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Urban Age Conference: Day 2 Review




The second and final day of the Urban Age conference brought a welcome degree of variation and nuance to the themes of Day 1. Big names Richard Sennett, Richard Rogers, Enrique Penalosa, Bjarke Ingels and Joan Clos, were all on hand to delve further into the implications of the ‘Electric City’- conversations that today focused more on citizen capacities, sustainability, and emerging cities.

Once again, for in-depth essays and thought pieces visit here, and get a great visualisation of the data informing the Electric City debate here.

Some keys ideas from Day 2:

1. Technologies should not be a substitute for the urbanist’s judgement.

Famed urban sociologist Richard Sennett warned against the ‘stupefying smart city’ and argued for the need to preserve citizens’ chance to develop urban skills. The ability to deal with ambiguity, complexity and chaos can become compromised if technologies facilitate our every move. Technology should not be prescriptive, but enabling. Sennett stated that he “loves getting lost” in cities. and argued for the cognitive benefits of strangers and navigating unpredictability.

2. We cannot develop “street smarts” if we do not have streets.

Dynamic and walkable streets remain one of the most vital pieces of the city.  The horizontal values of the city should continue to receive attention as buildings go up. The messy and unpredictable city street serves as the classroom for the urban citizen. Virtual spaces often preclude spontaneous and serendipitous meetings and, as architect Richard Rogers noted “fundamentally, people have to changed- they still want to be together and near to each other”- the city provides spaces for this, which technology cannot facilitate in the same way.

3. Who is served by ‘smart city’ technologies?

 Much ‘smart city’ technology is developed for, and marketed to, the administrative enterprises of a city- those enterprises which seek to manage and control the city at a macro scale. Technological tools should also be focused on the everyday citizens themselves- allowing not only for a smart system, but smart citizens too. As Saskia Sassen noted: “smartness in the smart city should be in the people, not in the technology”.

4. The agency of the individual.

One of the day’s favourite quotes came from Ayesha Khanna: “Citizens are not just passive individuals to which technology just happens”. An interactive and contingent relationship exists between people and the city, and technologies should acknowledge this two-way dynamic. The idea of designers as translators was well received. People will always enact their preferences on formal designs- creating paths were there are none- and designers should invest their efforts into understanding how people want to use their city spaces.

5. Sustainability and equity are inextricably linked.

Enrique Penalosa, former mayor of Bogota and one of the most popular speakers at the conference, argued for potential of informed planning in emerging cities. He noted that any city that takes equity seriously must acknowledge that dedicated bus lanes are the most equitable use of road space- although this strategy might initially prove unpopular with a car-dependent citizenry. Emerging cities might indeed hold an advantage in developing sustainably as new large infrastructure projects or planning policies can shape cities at the most basic level.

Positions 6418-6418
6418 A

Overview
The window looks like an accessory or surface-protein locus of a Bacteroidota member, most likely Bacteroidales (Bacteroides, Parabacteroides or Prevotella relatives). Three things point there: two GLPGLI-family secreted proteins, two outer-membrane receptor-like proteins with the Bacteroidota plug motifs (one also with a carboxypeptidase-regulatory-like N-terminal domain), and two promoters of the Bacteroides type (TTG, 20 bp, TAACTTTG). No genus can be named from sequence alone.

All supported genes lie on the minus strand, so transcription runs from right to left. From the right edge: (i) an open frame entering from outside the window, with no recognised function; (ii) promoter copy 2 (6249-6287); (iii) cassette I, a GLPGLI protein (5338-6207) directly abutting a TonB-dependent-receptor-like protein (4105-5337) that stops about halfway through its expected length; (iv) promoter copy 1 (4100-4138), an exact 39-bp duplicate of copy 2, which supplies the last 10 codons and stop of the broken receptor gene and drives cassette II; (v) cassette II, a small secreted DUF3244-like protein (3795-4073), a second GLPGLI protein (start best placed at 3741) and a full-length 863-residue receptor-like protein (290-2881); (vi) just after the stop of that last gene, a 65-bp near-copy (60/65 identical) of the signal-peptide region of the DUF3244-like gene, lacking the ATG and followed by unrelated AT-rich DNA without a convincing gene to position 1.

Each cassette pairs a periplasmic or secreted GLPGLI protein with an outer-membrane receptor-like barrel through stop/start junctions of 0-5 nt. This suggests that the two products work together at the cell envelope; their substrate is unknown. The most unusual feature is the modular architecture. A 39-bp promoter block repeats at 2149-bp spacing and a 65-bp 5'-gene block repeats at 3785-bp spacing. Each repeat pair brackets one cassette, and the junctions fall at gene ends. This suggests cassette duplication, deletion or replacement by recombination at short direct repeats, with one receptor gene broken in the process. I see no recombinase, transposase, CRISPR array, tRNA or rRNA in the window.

6. City leaders need to take a stand. 

The conference’s last session saw current and former mayors and deputy mayors from Barcelona, London, Washington D.C. and Stockholm discussing the opportunities and perils of city governance. While London’s deputy mayor argued that government’s operational apparatus has not kept paced with technological change, Joan Clos, former mayor of Barcelona, spoke of the need for mayors to stand up and take decisions which reflect their long-term strategic visions for their cities.

Urban leaders need to adopt strong positions and accept responsibility for their visions. Clos, now Executive Director of the UN Human Settlements Programme, also drew attention to those underlying realities which inform how cities develop: “When I ask mayors in sub-Saharan Africa what their biggest problem is, they don’t says slums- they say youth unemployment”.

Bjarke Ingels explains his concept of ‘hedonistic sustainability’, whereby sustainability increases quality of life

As with any event of this brevity and scope, there were perhaps more questions raised than answers arrived at. What is clear this that technology can aid the city both at the macro- and micro-level for a variety of purposes.

But technology remains a tool, not an end in itself. There exists a dynamic and unpredictable relationship between the city and its citizens, at times productive, at times destructive, and technology should serve to enable this relationship rather than prescribe it. Uses of technology in cities will always evolve from intended first uses and forms of use should be allowed to evolve. Physical forms and space should not be neglected in this discussion as they continue to fundamentally shape the urban experience and provide the forum in which technologic solutions are enacted.

A crucial question is how technological solutions can be leveraged differently to serve the different developmental needs of cities the world over.

 

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Melissa Meyer

Future Cape Town London-based correspondent

Urbanist-in-training from Cape Town, currently working in London. MSc City Design & Social Science.

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